Don't know how well this strategy would work for OPMs but it might be worth pondering.

  13. #13
    Outsourced Program Manager
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    Quote Originally Posted by loxly
    Michael, I agree with you about contract legnth, but some merchants choose not to honor contracts, causing the opm to have to resort to legal means to enforce. In that case, I would rather just let them go and let the community know that they need to be careful when dealing with those merchants.
    Yup, you're right Lox. Thankfully that hasn't happened to us yet. We do a LOT of background checking on prospective clients, and yes, sometimes that part takes so long they go elsewhere (I know what you're thinking, how do they have any clients? lol). But it's turned out to be an awesome thing. We haven't had any serious issues with clients regarding payment to us, or more importantly, payment to affiliates due to this rigorous process (knock on wood). Even this, though, isn't full proof, and we'd be fools to think it'll never happen. We just do our best to get fully committed merchants, with the right expectations, and solid backgrounds.

  14. #14
    What's the word? Rhia7's Avatar
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    This is my favorite quote:

    Quote Originally Posted by Michael Nunez
    Clients will come and go, but our relationships with affiliates will last forever.


    Disclaimer: I love the quote, I am not flirting with the author of the quote.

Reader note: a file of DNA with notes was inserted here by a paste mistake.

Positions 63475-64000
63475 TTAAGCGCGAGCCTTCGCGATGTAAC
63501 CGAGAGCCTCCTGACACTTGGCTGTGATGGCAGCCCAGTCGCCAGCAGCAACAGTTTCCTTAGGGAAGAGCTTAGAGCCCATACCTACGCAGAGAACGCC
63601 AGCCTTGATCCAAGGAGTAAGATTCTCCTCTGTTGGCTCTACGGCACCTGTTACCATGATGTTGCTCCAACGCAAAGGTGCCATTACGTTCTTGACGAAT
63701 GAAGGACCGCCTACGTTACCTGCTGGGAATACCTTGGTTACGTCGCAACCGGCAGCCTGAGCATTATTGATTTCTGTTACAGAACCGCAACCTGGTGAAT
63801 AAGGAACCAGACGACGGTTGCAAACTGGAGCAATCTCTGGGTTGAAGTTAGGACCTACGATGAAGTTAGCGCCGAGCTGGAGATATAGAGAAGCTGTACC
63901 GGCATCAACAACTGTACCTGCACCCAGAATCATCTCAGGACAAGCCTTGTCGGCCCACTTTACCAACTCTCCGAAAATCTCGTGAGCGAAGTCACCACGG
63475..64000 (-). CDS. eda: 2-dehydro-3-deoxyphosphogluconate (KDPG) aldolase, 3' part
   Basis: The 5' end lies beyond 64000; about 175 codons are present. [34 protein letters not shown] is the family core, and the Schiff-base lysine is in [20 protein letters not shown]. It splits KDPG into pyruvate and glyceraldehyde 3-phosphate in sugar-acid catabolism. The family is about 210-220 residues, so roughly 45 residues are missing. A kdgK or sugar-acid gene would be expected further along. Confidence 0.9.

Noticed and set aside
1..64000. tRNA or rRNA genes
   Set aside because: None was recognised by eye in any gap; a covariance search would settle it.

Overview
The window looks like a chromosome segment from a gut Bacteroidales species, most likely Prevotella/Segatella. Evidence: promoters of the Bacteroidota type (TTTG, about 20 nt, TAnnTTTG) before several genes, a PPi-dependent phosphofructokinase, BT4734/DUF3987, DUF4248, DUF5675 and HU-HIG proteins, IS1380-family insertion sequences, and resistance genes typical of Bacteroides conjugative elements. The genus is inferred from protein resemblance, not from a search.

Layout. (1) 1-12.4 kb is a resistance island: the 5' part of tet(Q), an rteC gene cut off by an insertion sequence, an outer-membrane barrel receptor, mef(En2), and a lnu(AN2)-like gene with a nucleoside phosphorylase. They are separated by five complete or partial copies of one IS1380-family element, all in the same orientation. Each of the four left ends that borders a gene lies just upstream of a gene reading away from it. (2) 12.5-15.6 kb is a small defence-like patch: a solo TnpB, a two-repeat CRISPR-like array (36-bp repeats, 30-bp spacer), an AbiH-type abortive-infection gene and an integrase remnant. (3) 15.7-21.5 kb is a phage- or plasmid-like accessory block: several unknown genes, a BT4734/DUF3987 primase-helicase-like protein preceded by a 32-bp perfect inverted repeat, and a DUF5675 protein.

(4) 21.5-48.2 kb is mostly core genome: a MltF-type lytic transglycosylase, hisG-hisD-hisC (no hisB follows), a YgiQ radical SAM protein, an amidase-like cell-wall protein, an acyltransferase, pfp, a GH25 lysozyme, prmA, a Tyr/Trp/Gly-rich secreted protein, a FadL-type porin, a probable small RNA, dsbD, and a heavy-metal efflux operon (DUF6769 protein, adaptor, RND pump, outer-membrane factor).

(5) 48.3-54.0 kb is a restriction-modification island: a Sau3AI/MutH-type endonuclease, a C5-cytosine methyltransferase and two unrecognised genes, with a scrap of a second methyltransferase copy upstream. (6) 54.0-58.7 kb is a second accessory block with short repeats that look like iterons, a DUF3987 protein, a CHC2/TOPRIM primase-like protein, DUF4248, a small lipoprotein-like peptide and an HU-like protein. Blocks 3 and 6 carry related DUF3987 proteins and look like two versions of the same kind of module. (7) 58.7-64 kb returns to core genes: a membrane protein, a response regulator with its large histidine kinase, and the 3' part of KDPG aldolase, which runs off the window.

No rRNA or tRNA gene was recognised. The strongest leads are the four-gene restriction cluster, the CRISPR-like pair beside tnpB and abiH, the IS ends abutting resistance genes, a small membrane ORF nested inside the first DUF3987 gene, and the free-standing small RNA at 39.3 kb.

Last edited by Rhia7; December 11th, 2007 at 02:58 PM.
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  15. #15
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    I certainly agree that the merchant and OPM should have a clear contract that specifies what will happen when the relationship ends.

    I would actually expect that an OPM firm would have (at least) two contract versions -- one that anticipates a "launch role only" and another that anticipates an ongoing relationship.

    I would certainly expect that an OPM contract might provide for either a minimum contract term, or an up-front fee (or higher fees during the first several months), if the OPM will expend substantial "additional" time and effort during the program launch. I don't think any OPM should expend "extra time and effort" during the first few months, based solely on the expectation of fees paid in later months when less work will probably be required.

    (I don't accept work as an OPM, but several times I've worked as an "interim affiliate manager." In this role, I help the merchant implement and build their affiliate program, but always with the understanding that within several months, the merchant will hire or re-assign an employee whom I will help train to take over this role.)